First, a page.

While pharmaceutical companies in Sweden and the United Kingdom claim to police their own marketing practices, when it comes to promoting products, a long list of violations tells a different story, according to a recent study by three researchers from the University of Lund, Sweden.
The researchers, Anna V. Zetterqvist, Juan Merlo and Shai Mulinari, analyzed data from 2004-2012 pertaining to complaints about marketing violations, who made them as well as the conclusions from any investigations. Sweden and the UK often are cited for their effective self-regulation programs, according to the report.
But the data told a different story. “The prevalence and severity of breaches testifies to a discrepancy between the ethical standard codified in industry Codes of Conduct and the actual conduct of the industry,” the authors noted.
Altogether, overseeing bodies ruled that 536 Swedish and 597 UK cases violated conduct codes, the equivalent of an average of more than one incident every week for each country.
No medical evidence
A majority of the cases had to do with misleading promotions; that is, there was no medical evidence for some of the claims about drugs. Other violations involved marketing prescription drugs, which the European Union bans.
“Nearly 20 percent of the violations were ‘especially serious,’ involving transgressions such as pre-license or off- label promotion, or the marketing of prescription drugs directly to patients, both illegal practices in the European Union,” noted Mulinari, one of the study’s authors. “However, it is important to point out that these are the cases that have been identified, and we just don’t know how much more unethical marketing is out there but is never reported.”
Much of the activity around identifying deceptive marketing practices pertaining to drugs and issuing significant penalties have taken place in the U.S., Mulinari added.
A balancing act
Attorney Amund Brede Svendsen, a partner in the Norwegian law firm Grette, which largely serves pharmaceutical companies and also handles intellectual property and life sciences’ issues, said it is his impression that pharmaceutical companies take marketing regulations very seriously and are eager to be compliant. “Companies strive to adhere to every regulation, but at same time want to market their products effectively and strongly, and often it is a balancing act.”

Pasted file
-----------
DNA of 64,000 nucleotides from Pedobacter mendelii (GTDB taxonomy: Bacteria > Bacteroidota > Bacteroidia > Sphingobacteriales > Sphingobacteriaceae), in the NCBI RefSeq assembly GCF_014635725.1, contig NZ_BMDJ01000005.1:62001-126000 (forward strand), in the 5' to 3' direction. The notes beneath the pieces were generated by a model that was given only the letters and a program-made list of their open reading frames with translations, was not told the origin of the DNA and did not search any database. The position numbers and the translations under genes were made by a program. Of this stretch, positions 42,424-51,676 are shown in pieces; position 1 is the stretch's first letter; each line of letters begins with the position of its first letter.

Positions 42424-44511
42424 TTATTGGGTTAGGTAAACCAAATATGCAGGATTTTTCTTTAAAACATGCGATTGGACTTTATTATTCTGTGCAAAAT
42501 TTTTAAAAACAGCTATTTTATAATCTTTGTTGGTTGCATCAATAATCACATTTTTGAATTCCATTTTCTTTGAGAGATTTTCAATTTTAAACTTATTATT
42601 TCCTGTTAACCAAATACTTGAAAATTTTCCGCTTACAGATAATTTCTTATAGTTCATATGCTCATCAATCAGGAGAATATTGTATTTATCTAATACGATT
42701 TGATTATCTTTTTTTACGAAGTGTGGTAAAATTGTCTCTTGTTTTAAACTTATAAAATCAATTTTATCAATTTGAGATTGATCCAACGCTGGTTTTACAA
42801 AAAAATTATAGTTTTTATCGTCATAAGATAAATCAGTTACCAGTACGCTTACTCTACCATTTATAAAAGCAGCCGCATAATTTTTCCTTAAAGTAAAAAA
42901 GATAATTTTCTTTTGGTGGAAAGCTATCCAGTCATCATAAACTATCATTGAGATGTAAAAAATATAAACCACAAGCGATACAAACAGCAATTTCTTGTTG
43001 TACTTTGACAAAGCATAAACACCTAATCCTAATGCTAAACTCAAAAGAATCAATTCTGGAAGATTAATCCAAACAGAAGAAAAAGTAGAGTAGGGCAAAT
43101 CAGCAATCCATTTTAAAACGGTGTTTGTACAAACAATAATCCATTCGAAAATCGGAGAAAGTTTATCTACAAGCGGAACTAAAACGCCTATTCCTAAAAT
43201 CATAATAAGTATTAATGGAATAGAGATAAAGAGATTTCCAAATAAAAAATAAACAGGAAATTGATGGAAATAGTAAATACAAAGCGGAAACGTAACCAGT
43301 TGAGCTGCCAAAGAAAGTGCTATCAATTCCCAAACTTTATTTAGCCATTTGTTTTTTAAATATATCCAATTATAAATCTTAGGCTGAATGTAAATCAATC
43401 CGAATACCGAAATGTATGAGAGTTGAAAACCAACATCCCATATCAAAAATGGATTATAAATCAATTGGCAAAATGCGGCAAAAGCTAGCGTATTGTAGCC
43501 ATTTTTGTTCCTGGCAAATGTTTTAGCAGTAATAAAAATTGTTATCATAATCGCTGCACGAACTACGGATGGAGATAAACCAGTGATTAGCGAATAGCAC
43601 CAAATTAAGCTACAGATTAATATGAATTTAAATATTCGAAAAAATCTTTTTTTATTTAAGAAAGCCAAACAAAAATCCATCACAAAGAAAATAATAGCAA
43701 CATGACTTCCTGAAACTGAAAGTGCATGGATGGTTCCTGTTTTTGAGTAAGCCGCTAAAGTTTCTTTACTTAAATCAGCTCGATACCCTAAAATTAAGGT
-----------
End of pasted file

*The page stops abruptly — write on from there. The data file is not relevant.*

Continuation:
Among the issues with which companies wrestle are whether they are exaggerating the medical value of a drug, claiming their drug is better than a competitor’s, asserting a medication has a wider area of use than is set out in its marketing application or are suggesting that patients will suffer if they don’t use their drug, Svendsen said. “Issues about the interaction between the companies and health care personnel, even veterinarians and dentists; those appear to be the more contentions ones. Clients ask, ‘Can we do this? Can we claim to do this?’ There are areas where the case law and practice are not fully developed. “
Companies often get frustrated because it can be hard to predict the outcome when practices are challenged, according to Svendsen. “There is always the possibility that an individual case will have a different decision.”
Per Thomas Thomassen, a special advisor at Grette, noted that this lack of predictability, combined with the regulatory authority’s ability to impose a total, albeit time-limited, advertising ban on a particular medicinal product, if it finds the pharmaceutical company has violated the regulations on advertising, is taxing. This could encourage the pharmaceutical industry, or some companies, to challenge the authority’s use of sanctions. The regulations on advertising of medicinal products are fully harmonized within the European Economic Area, which includes the EU, Iceland, Norway and Liechtenstein, and there should not be any latitude for national regulatory authorities to make decisions that overstep the European regulations, Thomassen added.
More efficient regulatory responses
More independent oversight, swifter responses to violations and financial penalties that make companies wince are needed to reduce violations, as well as more efficient regulatory responses in parallel with prosecution in severe cases, as takes place in the U.S., Mulinari continued. “Currently, in Sweden, like in many other countries, the fines for transgressions are very low relative to the financial power of pharmaceutical companies,” Mulinari said. “In Sweden, fines are designed to cover the expenses of the self-regulatory system.” Drug company activities require meticulous oversight, including pre-screening promotional material and actively monitoring promotional information, he said, and regulators need to view marketing transgressions as a public health threat rather than a nuisance.
“But even if regulatory bodies had the capacity and the willingness to provide oversight, they face the major challenge of how to acquire knowledge about dubious marketing tactics,” Mulinari added. “This information remains unavailable to those outside the companies, including regulators.”
While it is difficult to say if deceptive marketing practices are on the rise, concerns about them are, according to Mulinari. “There is a growing body of international scientific literature on the deceptive marketing practices used by some pharmaceutical companies, and the potentially highly negative impact that this has on patient health,” he said.
Photo of: Amund Brede, Shai Mulinari and Per Thomas Thomassen, Grette.
Photographer Grette: Per Kristian Lie Lowe